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Wall Street remains addicted to the sugar rush of monetary easing, and the rise in asset valuations over the past years have largely not occurred because of fundamental reasons.
Money managers continue to trade on central bank policies, and it is easy to see that the case to remain over weight in U.S. equities is very thin while asset bubbles exist. Very high valuations as measured by PEG ratios are stemming from slowing EPS and a weaker overall economy.
Yes it is true that certain classes of equities are attractive long-term but high beta, such as tech, clearly are not. So many hopes hinge on the recovery in the second half of 2016, where EPS is supposed to magically reaccelerate because of more central bank actions.
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However, as U.S. Secretary of Treasury Jack Lew stated in a Bloomberg interview on February 23: "Don’t expect a crisis response in a non-crisis environment".
In other words things have to get a lot worse before we will see the central bank add more short-term sugar to our economy. Actually, rather than sugar, monetary stimulus should be called "artificial sweetener" because it may satisfy a short-term craving by providing a low calorie substitute, but in the medium- to long-term it only serves to slow your metabolism.
Not surprisingly, that is exactly what all the central bank money printing and rate cuts have done for the economy: boosting asset prices in the short-term, giving false hope for real growth, only to ultimately fail in that endeavor. What’s different this time around is that the ineffectiveness of monetary stimulus is finally becoming exposed. Yet those who desperate still hope for it, much like a drug addict. Others quietly reduce exposures in the dead of night while being all smiles on TV about the U.S. economy.
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In my prior articles I stated that the Fed is boxed in. If it does more QE it will unleash more hell on the middle class via already high inflation as it crashes the dollar bubble.
Sec. Lew encouraged more of the same this week: more jaw boning from Fed (maybe now on negative rates while saying everything is great) and even more action from foreign central banks to perpetuate the dollar bubble. The end result is to use the commodity complex as the QE substitute, wrongly assuming that it would boost consumer spending. We already see the real effects on manufacturing, cap-ex and industrial sectors overall as the commodity crash has negatively impacted growth. Essentially what the U.S. is admitting is that we have run out of artificial sweetener. The government appears to be running out the clock, hoping we can stall the inevitable bubble collapse until 2017.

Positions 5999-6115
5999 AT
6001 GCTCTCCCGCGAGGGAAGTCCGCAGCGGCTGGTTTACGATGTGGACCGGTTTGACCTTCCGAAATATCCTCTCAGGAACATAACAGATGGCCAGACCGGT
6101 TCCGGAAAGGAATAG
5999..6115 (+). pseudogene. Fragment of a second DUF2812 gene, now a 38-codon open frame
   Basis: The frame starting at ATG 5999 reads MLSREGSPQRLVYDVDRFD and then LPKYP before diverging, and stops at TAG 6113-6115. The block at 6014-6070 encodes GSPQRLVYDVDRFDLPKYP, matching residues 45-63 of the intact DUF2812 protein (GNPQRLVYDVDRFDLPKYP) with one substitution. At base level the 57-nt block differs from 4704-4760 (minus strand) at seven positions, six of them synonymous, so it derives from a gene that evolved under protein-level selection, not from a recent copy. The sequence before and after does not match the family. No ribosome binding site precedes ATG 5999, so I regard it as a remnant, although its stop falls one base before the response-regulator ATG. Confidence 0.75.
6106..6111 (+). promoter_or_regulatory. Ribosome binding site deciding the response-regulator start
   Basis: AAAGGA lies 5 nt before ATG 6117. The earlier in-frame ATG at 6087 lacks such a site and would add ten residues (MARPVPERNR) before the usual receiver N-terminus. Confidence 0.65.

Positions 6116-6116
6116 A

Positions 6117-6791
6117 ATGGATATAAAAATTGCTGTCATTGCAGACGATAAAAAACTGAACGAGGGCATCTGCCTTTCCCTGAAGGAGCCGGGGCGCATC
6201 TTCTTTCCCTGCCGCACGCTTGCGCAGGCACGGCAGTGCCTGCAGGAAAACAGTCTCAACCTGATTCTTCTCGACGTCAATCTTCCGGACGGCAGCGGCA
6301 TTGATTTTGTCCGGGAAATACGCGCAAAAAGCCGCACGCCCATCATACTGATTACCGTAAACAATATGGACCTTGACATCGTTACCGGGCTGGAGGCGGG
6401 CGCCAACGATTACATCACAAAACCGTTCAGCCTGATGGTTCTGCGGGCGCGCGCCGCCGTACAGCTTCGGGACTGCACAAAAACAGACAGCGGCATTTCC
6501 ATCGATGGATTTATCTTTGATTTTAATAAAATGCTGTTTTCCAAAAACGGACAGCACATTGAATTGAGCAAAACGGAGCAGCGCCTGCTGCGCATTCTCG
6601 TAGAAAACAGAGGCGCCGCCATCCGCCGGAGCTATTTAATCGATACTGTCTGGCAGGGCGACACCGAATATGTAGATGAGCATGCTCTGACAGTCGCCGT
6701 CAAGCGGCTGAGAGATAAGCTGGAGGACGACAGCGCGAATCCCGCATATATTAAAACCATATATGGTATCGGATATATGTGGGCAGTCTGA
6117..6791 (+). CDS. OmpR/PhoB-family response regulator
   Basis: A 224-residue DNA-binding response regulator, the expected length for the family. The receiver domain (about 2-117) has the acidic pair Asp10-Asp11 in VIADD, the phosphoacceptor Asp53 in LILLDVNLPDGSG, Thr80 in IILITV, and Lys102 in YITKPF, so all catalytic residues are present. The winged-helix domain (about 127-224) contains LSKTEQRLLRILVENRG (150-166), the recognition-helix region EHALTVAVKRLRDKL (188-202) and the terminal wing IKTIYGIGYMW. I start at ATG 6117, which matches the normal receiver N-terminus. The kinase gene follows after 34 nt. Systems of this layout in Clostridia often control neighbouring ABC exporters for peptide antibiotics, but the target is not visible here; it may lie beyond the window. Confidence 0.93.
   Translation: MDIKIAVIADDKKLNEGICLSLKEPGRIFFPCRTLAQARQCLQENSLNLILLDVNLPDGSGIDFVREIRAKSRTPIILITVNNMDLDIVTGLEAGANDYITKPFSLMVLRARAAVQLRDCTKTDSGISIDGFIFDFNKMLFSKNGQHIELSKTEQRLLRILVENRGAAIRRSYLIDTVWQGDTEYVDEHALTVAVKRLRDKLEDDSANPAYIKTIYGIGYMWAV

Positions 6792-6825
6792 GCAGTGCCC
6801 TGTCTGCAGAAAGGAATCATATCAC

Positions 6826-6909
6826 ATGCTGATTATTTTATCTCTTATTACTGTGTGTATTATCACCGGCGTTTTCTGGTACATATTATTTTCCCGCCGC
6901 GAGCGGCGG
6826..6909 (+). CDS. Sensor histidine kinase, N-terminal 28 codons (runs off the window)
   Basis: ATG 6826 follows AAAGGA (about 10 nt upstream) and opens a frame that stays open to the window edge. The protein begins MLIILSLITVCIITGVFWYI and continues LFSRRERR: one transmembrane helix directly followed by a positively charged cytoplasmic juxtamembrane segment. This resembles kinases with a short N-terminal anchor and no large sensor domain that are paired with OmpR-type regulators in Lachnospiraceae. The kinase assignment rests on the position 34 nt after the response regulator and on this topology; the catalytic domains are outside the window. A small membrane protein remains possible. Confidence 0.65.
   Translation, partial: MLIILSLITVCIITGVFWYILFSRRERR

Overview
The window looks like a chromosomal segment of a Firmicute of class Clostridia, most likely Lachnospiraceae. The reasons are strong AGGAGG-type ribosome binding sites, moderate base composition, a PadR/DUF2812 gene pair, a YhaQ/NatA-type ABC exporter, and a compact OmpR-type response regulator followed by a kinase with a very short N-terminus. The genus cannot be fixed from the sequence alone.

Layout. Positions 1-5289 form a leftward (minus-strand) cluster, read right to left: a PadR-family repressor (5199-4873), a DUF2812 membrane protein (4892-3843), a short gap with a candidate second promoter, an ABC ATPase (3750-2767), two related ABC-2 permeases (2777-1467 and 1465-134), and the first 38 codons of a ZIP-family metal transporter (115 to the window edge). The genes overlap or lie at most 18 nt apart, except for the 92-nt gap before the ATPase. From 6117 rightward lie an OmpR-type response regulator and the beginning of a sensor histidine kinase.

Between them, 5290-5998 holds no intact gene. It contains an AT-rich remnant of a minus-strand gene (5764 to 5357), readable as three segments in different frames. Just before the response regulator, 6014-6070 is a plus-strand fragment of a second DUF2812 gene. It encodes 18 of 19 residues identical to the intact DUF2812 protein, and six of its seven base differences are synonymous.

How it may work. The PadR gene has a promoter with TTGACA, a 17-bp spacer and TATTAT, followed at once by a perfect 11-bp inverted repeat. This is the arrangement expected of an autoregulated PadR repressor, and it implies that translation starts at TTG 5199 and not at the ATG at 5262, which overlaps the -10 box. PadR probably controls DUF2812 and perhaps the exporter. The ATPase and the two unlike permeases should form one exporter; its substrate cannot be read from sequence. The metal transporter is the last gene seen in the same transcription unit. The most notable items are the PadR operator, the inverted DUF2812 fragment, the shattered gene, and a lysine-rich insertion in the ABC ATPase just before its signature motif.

The use of artificial sweetener isn’t a substitute for real fundamental investing nor is it a replacement for policies that actually create economic growth. Japan is the poster child of ineffectual monetary policy. Our problem as a nation is that our recipe for growth is flawed as our taxes and regulation have made us less competitive globally and all the artificial sweetener in the world still won’t make it taste any better.
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The decline in energy prices has been exaggerated by the rise of the U.S. dollar, which to reiterate, began its ascent in June 2014 when oil began to fall, when the EU & Japan signaled more QE, and when the U.S. signaled that it was done with monetary expansion. Jack Lew’s recent comments point to more of the same and thus keeping pressure on commodities as the U.S. dollar remains strong.
Oil production has declined and will continue to fall through 2017 as hedges roll off. That will help the markets adjust, but the robustness of demand is now coming into question as inventory levels remains high (although, I still maintain that they are exaggerated in the media) and that will put lid on how high prices can rise in 2016.
By Leonard Brecken for Oilprice.com
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Leonard is a former portfolio manager and principal at Brecken Capital LLC, a hedge fund focused on domestic equities. You can reach Leonard on Twitter.